Arriving in a foreign country, it is not just the language that changes. (For the record, an April fool in French is un poisson d’avril; literally translated as, ‘a fish of April’!)
In fact, when it comes to the UK and France, almost everything is slightly different; indeed in a lot of cases things are the complete opposite of what we are used to!
Nevertheless, we have to assume that somebody living in or moving to France, is someone who is open to change. This is important if you are to adapt to life in France, and that includes fiscally.
Today, Spring is in the air, we are all hoping to put Covid behind us and make positive plans for the future. Perhaps a change of lifestyle, perhaps even a change of residency?
Our many years of experience have alerted us to the fact that people moving to France often make the same “mistakes”. Therefore, after consulting with my colleagues, I have drawn up a list of do’s and don’ts. We hope you will find it useful and I am confident the below will equally include a few useful reminders for those already living in France.
So, in no particular order, here is our short-list of do’s and don’ts:
Don’t: Move to France without organising your financial affairs in advance.
Do: Take financial advice from an adviser qualified and regulated in France, before moving. It is important to maximise the tax benefits of your country of origin and France. What is tax efficient in the UK, for example, will not necessarily work in France. Indeed, the majority of UK investment vehicles are not recognised in France at all. Nevertheless, as in the UK, in France there are naturally ways to mitigate tax. If you become French resident, you will be assessable to taxes on your worldwide assets; thus it is important to find out how these assets will be taxed, as well as to consider potential alternatives, before moving to France. Such knowledge will provide peace of mind, offering a clear path forward (or not) free from unexpected pitfalls.
French succession law
Don’t: Close your eyes to French succession law.
Do: Take qualified advice. French inheritance law can seem quite daunting and very rigid, but there are solutions to, at the very least, mitigate potential issues.
Understand the residency rules
Don’t: Don’t forget that the UK-France double tax treaty overrules HMRC residency rules.
Do: Make sure you are clear on residency rules. For example, the following is a relatively common misconception. A couple move from the UK to France and after six months they decide to stay. They think they are French tax resident from the period after six months, whereas in reality French residency will start from their original date of arrival in France. As an aside, it is important to note that this kind of “unplanned” residency means the couple will almost certainly lose the means to structure their finances in the most tax efficient manner, having lost their UK tax residency six months prior.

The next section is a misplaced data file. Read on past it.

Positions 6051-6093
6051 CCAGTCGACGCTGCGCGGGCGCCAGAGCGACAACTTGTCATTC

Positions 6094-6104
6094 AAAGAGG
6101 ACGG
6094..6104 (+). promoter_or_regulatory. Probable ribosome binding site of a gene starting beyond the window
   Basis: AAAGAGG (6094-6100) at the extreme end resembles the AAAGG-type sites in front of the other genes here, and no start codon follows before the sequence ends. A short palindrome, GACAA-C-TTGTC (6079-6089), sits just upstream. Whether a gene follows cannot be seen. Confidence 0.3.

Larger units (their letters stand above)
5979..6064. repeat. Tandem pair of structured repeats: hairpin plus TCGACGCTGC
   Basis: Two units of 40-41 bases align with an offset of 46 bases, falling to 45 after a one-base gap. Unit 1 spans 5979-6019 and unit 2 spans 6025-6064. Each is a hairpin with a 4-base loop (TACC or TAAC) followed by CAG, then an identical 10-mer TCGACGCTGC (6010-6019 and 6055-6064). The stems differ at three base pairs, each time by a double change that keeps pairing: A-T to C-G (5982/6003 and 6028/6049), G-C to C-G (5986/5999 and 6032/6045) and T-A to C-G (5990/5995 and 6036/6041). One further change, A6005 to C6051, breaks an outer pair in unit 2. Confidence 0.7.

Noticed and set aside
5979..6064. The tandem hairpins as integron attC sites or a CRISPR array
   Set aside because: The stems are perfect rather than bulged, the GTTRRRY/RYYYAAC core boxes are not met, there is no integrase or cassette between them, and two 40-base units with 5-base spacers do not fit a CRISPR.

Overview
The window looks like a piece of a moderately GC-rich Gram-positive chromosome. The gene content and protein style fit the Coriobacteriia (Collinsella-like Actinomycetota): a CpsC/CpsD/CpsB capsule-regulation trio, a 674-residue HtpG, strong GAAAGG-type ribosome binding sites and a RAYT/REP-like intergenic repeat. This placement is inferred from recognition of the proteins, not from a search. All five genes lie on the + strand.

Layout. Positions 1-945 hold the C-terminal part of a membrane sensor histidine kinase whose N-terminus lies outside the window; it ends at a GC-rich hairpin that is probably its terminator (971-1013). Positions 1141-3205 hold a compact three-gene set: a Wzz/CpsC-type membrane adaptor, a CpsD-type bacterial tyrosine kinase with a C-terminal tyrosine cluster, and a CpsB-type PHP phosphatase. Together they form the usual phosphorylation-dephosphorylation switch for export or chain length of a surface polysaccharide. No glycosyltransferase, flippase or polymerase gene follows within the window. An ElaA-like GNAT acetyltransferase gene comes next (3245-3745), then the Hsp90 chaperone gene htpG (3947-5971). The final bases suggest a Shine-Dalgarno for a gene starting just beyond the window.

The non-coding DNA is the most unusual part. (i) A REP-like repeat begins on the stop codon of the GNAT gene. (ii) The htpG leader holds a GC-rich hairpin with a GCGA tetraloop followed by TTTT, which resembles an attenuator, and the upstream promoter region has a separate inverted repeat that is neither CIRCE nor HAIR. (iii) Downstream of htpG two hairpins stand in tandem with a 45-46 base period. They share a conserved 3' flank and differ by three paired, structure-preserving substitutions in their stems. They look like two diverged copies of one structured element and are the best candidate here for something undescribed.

Consider currency transfers
Don’t: Use a traditional high street bank for currency transfers.
Do: Use a currency transfer specialist company. The reason is simple. High-street banks typically have significantly higher currency transfer charges.
Don’t: Simply assume that property is a safe investment.
Do: Ask yourself what will happen to property if/as interest rates rise, or if your tenant does not pay rent. Do not get me wrong, property can be a very good investment, as part of a balanced estate. Like all good investments, it always comes through over the long term, but people tend to forget property too has its ups and downs, as well as administrative headaches.
Don’t: Panic sell when stock markets are down and the media is promoting doom and gloom.
Do: Know your risk tolerance levels before taking on any market based investments. Today we know that returns on cash are, at best, extremely poor and inflation is likely to mean that real returns are actually negative. It is therefore logical to consider taking on some market based investments. However, any such risk should be both reasonable and measured.
When writing this we realised there were enough pointers to fill a very significant book, however, these are the most commonly seen ones. What is abundantly clear is the necessity of careful planning and professional counsel.
This article was first published in the Connexion April 2022